Participants in a major conference in Indonesia this week have a rare opportunity to seek political commitment to utilizing the world’s oceans in the fight against climate change, a top official from the host country said.
The World Ocean Conference that opened Monday in the northern city of Manado will shape the scientific debate ahead of final negotiations to replace the U.N. treaty on global warming in Copenhagen, Denmark, in December. The Kyoto Protocol, the most important document on climate change, expires in 2012.
Officials hope the meeting on Sulawesi island will boost recognition of the need to protect oceans and marine ecosystems that absorb carbon dioxide.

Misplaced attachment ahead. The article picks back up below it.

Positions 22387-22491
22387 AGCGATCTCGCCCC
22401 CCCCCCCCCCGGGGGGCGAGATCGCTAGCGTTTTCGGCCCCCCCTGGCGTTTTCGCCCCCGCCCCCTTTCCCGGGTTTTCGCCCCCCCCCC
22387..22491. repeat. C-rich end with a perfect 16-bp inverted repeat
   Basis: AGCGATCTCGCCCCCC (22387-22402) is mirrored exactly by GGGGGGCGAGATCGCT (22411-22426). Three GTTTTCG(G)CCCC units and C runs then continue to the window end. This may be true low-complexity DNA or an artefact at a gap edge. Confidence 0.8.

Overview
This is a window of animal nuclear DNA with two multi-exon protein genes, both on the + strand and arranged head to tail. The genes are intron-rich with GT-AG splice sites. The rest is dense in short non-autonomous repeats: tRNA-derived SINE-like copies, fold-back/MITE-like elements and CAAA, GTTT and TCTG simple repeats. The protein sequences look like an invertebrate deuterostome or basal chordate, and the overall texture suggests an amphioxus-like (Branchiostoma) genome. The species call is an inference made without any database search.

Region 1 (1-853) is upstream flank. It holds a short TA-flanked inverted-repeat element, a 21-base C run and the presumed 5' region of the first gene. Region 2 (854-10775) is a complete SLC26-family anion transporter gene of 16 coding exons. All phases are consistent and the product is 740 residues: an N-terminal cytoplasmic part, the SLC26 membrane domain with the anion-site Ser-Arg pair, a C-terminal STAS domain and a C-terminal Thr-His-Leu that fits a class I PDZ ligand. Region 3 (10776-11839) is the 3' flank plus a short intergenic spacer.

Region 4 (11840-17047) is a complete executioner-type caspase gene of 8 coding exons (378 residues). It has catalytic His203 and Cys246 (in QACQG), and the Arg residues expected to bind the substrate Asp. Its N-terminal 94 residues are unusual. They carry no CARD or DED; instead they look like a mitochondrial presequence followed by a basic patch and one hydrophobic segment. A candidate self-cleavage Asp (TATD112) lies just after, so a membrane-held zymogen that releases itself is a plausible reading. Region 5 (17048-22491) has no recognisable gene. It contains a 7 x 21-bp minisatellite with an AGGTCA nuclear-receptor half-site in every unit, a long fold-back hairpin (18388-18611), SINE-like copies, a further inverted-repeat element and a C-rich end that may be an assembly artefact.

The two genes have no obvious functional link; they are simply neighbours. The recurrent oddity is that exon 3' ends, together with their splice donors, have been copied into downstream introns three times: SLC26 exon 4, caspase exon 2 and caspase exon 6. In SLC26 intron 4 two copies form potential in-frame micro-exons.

The meeting “is an important opportunity to highlight the cumulative threats to our oceans, including the effects of climate change, and to seek political commitments,” Indonesian Fisheries and Maritime Affairs Minister Freddy Numberi said in opening remarks Monday.
He encouraged delegates to find ways to “stem the adverse impacts of climate change on our ocean resources for the sake of our children and our children’s children.”
One of the gathering’s main goals will be to create a permanent international forum to coordinate conservation attempts and counter the impact of rising oceans blamed on higher temperatures.
ndonesia, the world’s largest archipelago, will host a simultaneous summit of leaders from the Coral Triangle Initiative, a grouping of six Asian countries comprising one of the world’s richest marine areas.
The three-day gathering will be attended by host Indonesia and leaders from Malaysia, Papua New Guinea, the Philippines, the Solomon Islands and East Timor, whose territories boast 75 percent of all known coral species and more than 3,000 fish species.